Historical Justice and Memory highlights the global movement for historical justiceacknowledging and redressing historic wrongsas one of the most significant moral and social developments of our times. Such historic wrongs include acts of genocide, slavery, systems of apartheid, the systematic persecution of presumed enemies of the state, colonialism, and the oppression of or discrimination against ethnic or religious minorities.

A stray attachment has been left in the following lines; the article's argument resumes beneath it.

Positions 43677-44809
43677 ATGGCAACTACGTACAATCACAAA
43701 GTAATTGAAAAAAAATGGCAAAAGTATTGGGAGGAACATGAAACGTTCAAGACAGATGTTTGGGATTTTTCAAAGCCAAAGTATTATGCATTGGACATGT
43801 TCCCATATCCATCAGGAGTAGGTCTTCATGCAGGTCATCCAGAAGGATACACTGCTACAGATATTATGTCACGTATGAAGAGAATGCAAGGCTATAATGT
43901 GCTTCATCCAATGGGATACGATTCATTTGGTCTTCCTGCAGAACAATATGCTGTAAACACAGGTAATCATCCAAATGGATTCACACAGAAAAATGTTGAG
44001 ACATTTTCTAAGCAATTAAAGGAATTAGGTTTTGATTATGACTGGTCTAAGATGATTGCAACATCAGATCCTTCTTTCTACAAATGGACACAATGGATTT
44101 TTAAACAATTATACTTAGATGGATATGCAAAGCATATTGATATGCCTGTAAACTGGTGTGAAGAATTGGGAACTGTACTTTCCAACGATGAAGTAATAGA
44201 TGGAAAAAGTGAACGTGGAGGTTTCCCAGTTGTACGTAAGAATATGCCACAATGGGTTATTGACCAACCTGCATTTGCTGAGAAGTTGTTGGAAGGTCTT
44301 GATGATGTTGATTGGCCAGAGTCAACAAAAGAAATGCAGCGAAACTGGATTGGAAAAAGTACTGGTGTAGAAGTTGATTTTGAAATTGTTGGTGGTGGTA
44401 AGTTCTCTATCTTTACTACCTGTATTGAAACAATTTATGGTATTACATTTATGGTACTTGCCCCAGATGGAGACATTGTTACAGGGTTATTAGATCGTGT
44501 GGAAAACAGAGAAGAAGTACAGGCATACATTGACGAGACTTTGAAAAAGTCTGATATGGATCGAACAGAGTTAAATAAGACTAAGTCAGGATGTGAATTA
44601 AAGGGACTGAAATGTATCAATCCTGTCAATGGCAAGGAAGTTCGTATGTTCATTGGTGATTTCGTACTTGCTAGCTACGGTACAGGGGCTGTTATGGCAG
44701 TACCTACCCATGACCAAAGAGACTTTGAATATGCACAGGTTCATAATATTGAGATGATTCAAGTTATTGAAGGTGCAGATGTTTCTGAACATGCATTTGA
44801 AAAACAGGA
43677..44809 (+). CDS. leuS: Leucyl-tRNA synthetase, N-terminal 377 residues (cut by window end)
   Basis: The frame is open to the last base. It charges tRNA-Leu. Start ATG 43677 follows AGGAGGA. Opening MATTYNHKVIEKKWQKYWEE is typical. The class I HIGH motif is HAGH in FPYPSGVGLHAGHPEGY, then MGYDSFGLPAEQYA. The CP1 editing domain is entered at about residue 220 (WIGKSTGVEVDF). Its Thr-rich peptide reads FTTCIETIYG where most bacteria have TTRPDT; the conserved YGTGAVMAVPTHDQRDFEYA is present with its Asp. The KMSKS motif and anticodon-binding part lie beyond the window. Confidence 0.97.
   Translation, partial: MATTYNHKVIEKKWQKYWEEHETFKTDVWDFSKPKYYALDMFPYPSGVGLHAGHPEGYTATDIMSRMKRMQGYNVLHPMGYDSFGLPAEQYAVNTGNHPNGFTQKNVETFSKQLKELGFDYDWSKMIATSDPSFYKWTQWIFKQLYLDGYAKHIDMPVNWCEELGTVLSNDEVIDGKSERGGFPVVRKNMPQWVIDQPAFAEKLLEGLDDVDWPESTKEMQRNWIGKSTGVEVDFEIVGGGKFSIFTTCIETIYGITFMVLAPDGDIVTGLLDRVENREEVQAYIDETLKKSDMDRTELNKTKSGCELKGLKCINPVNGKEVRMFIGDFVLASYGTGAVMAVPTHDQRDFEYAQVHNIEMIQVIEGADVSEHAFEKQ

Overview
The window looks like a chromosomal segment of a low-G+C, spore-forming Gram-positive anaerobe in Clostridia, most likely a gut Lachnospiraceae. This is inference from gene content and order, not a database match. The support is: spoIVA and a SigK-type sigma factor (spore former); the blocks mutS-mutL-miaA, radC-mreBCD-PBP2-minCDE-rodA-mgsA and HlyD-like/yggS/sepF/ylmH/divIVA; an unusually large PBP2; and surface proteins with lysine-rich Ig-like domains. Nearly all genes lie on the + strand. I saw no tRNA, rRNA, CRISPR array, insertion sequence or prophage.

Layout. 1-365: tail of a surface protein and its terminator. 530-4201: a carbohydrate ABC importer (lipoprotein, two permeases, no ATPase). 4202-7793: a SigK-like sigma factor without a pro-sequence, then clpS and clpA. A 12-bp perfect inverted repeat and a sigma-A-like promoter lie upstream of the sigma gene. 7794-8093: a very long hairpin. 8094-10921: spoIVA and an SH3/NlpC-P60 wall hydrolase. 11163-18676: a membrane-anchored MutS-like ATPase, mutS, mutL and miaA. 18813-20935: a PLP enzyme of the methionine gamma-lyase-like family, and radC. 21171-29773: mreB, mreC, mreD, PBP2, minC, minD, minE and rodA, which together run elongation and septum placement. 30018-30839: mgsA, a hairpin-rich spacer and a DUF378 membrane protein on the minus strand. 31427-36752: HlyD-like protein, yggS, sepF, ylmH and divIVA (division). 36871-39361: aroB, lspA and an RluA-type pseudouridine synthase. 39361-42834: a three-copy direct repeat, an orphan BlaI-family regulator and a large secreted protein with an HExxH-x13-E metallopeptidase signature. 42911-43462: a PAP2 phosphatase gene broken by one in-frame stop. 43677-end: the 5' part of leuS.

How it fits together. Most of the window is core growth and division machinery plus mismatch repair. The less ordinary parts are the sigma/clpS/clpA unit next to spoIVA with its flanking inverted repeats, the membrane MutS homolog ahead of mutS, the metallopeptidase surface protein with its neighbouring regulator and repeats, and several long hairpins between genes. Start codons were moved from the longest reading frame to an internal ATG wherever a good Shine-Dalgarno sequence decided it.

The historical justice movement has inspired the spread of truth and reconciliation processes around the world and has pushed governments to make reparations and apologies for past wrongs. It has changed the public understanding of justice and the role of memory. In this book, leading scholars in philosophy, history, political science, and semiotics offer new essays that discuss and assess these momentous global developments. They evaluate the strength and weaknesses of the movement, its accomplishments and failings, its philosophical assumptions and social preconditions, and its prospects for the future.